According to statistics from the Washington Post, only 27 percent of people with a college degree will actually work in a career where they use that degree. Because of this, many people are now thinking that college degrees may not be the most worthwhile of enterprises after all.
And they may not be wrong. A lot of the world’s CEOs of tech firms and banks, along with many politicians, did not study to be what they became. Instead it took them a lot of hard work and a little bit of luck to get where they are today. However, without that fancy piece of paper given to them at the end of four years of study, they may not have gotten to where they are today.
When Mitt Romney was in college he wasn’t exactly sure what he wanted to do. He was studying at the Mormon Brigham Young University, where he ended up getting an English degree. After getting an MBA as well as a law degree, he began working for Bain and Company, eventually splitting off to become the CEO of Bain Capital investments.
He eventually tried his hand at politics, going up against (and losing to) Ted Kennedy for the Massachusetts Senatorial seat in 1984. He eventually did win the governorship of that state however, bringing the north eastern state back from the brink of economic collapse. He then went on to run to try and become the President of the United States, losing to Barack Obama in 2012.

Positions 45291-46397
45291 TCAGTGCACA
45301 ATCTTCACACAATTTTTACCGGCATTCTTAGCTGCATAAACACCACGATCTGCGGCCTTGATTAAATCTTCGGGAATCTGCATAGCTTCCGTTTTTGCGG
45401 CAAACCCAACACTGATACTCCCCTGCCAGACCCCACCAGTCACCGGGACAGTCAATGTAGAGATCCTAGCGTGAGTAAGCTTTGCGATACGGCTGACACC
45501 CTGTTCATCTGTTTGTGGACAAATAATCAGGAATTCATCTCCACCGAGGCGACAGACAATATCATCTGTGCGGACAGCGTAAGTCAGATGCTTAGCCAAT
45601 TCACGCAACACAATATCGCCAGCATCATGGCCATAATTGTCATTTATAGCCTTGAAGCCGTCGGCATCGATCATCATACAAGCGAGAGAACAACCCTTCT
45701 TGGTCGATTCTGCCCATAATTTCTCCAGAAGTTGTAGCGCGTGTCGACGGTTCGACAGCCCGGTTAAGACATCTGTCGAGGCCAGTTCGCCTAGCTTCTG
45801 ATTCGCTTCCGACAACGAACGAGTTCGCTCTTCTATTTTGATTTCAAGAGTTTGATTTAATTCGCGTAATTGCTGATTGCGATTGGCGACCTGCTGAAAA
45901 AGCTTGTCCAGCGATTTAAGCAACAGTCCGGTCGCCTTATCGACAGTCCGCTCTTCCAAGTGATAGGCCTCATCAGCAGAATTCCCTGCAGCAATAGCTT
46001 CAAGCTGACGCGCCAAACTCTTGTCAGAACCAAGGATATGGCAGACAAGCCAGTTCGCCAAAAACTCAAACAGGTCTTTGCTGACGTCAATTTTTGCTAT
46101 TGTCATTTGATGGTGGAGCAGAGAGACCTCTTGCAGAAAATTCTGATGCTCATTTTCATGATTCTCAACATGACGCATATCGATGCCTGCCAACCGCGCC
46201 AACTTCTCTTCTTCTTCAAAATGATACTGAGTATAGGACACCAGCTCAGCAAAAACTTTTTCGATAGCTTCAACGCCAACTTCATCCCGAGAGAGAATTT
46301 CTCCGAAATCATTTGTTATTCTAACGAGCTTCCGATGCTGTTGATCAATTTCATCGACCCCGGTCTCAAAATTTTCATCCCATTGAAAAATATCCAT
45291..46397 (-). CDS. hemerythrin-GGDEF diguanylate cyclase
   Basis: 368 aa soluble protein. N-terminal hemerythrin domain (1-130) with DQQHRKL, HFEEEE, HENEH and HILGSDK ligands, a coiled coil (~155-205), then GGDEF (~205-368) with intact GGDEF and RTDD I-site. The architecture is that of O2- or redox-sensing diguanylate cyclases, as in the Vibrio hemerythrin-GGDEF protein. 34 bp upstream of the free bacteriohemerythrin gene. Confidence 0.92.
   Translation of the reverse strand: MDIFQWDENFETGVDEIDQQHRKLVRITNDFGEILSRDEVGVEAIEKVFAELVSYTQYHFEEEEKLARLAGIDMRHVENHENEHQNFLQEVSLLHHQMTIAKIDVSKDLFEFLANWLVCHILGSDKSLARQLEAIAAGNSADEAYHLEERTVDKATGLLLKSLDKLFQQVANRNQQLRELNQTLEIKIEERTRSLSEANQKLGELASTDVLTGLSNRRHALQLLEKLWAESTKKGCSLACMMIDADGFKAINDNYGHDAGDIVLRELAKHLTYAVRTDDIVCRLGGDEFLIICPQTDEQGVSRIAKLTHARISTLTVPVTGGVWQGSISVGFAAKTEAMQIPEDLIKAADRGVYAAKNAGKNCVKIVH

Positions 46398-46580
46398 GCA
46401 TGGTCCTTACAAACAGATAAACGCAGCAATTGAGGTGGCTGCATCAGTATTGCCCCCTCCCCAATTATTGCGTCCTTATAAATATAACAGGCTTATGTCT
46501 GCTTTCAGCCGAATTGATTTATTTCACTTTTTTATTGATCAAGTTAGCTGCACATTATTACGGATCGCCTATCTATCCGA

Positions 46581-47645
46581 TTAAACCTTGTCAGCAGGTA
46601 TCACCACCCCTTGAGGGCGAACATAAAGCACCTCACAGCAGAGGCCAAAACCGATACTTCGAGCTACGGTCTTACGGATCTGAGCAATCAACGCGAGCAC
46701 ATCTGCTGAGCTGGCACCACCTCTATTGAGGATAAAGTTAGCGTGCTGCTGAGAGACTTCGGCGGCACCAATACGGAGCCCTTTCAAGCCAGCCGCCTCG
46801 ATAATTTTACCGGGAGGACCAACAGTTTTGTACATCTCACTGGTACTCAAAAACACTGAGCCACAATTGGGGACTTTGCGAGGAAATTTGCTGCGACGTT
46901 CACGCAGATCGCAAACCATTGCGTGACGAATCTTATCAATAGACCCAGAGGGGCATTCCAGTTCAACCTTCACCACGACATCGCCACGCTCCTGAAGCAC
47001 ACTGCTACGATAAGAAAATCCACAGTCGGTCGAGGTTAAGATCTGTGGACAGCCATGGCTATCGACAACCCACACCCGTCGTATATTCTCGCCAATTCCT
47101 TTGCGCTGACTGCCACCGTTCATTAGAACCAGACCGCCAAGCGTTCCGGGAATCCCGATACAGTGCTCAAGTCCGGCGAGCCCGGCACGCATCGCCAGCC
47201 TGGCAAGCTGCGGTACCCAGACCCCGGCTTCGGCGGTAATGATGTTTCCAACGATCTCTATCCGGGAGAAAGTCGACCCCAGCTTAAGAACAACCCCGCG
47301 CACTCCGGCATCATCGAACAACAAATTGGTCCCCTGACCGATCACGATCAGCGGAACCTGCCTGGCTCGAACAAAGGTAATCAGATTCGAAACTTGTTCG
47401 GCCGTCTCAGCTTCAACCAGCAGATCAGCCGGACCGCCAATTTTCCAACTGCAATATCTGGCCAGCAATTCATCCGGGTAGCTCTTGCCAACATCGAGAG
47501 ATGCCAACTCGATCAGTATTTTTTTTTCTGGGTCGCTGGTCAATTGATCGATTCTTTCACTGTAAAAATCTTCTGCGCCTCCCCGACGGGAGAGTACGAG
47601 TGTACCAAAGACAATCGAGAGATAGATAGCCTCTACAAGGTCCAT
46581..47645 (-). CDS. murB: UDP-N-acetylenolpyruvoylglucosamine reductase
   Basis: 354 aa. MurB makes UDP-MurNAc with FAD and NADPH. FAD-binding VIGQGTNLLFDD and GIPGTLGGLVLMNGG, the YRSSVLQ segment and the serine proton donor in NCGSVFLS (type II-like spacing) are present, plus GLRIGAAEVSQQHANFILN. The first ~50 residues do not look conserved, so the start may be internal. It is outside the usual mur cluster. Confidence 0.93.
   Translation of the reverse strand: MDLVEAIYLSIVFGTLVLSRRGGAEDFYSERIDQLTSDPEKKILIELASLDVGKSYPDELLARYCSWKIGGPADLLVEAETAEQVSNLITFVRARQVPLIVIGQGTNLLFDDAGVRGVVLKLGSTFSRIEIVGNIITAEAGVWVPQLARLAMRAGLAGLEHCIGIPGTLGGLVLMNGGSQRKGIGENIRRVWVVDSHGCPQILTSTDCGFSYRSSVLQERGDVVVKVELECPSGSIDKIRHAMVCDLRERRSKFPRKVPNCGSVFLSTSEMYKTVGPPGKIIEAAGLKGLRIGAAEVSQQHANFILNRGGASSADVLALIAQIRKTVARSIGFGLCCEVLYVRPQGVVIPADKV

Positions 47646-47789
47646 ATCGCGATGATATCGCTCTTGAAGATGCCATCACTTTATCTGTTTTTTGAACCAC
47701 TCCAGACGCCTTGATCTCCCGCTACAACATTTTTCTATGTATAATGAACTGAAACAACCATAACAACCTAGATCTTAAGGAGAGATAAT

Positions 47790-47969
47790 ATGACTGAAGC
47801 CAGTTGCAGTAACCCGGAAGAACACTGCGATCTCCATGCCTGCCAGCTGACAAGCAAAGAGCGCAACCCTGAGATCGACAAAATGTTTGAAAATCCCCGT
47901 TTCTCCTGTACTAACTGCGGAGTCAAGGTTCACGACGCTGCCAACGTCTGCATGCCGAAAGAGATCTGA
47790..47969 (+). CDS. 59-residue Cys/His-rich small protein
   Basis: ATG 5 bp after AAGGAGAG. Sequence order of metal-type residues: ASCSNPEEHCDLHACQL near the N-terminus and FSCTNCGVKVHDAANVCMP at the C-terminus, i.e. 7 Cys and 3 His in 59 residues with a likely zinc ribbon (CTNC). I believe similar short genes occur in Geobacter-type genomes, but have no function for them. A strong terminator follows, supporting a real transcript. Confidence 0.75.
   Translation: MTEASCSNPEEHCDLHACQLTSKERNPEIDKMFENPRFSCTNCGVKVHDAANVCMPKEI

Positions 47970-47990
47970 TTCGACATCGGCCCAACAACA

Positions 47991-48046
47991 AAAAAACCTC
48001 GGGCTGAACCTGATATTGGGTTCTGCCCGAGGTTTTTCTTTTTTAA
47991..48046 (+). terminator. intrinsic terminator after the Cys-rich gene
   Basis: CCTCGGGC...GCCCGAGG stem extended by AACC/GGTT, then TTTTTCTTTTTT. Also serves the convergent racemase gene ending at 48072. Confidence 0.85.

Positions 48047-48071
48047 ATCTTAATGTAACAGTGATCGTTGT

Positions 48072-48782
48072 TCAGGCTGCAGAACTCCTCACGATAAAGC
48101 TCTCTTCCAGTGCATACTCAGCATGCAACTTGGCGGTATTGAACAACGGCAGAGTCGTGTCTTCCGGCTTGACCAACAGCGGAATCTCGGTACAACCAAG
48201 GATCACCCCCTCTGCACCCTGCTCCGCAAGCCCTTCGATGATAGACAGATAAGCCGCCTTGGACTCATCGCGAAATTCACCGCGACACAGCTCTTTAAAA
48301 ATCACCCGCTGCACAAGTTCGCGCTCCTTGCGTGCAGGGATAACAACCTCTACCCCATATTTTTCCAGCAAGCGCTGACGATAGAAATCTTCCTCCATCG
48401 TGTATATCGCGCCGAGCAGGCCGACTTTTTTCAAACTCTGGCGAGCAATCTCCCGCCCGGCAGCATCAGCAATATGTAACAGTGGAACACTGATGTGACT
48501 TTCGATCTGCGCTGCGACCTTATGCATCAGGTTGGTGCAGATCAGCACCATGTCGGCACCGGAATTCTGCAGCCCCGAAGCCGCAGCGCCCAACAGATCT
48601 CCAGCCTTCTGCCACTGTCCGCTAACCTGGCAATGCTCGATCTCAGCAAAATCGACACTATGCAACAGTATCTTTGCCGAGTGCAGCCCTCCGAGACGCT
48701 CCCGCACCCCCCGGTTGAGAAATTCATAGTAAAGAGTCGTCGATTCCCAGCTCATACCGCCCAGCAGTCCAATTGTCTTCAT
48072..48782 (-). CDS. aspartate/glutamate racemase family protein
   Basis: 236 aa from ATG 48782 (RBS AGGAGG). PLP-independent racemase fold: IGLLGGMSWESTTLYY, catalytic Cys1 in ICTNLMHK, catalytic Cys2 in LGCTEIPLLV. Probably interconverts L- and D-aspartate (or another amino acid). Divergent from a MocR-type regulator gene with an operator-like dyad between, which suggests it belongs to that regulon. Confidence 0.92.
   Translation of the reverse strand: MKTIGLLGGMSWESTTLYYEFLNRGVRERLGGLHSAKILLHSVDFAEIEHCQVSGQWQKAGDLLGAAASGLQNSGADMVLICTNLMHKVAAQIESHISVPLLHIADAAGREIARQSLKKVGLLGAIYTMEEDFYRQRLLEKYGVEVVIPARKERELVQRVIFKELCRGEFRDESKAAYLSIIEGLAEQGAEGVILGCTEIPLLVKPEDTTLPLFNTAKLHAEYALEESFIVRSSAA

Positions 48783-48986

Peter Thiel is most well known for being the founder of multi-billion dollar company PayPal, helping people pay for things over the internet all around the world. He was also the first person to invest in Facebook when it was just starting out, along with starting the newspaper The Stanford Review.
However, who would have thought he would have done all of this, as he actually has a bachelor’s degree in 20th century philosophy. He also does not believe that a college education is worth the price of the paper it is written on.
Ted Turner is known as an extremely smart, savvy, and successful businessman, starting both the Turner Broadcasting System (TBS) as well as CNN. The main reason for his meteoric success was due to the fact that he was the first person to use satellites in order to transmit television signals, something which enabled him to reach people not only all over the United States, but also all over the world.
Yet his parents were actually convinced that Ted would become a colossal failure. He got accepted to the Ivy League Brown University, but decided to get a degree in Classics (ie the works of the ancient Romans and Greeks). His father wrote him a letter describing how he almost “puked in anger.”
Robert Gates has worn a whole lot of hats in his career – CIA intelligence officer, head of the board of Fidelity Investments, head of the CIA, and secretary of defense amongst many other jobs, including United State Secretary of Defense under both the Bush and Obama Administrations.
However, it was tough to tell that he would get as far as he did. He actually started out at the College of William and Mary, getting a degree in history. He would then go on to Indiana University for his Masters in History, and got a Ph.D in History at Georgetown University.
Listed at number 62 on the list of Forbes’s most powerful women in 2009, Judy McGrath definitely deserves it. Starting out as a copywriter, McGrath was eventually appointed to be CEO of MTV Networks which owns Nickelodeon, MTV, Comedy Central, and TV Land. She now sits on the board of Amazon.
Not so bad for someone who got a major in English from the relatively unknown Scranton, PA school Cedar Crest College.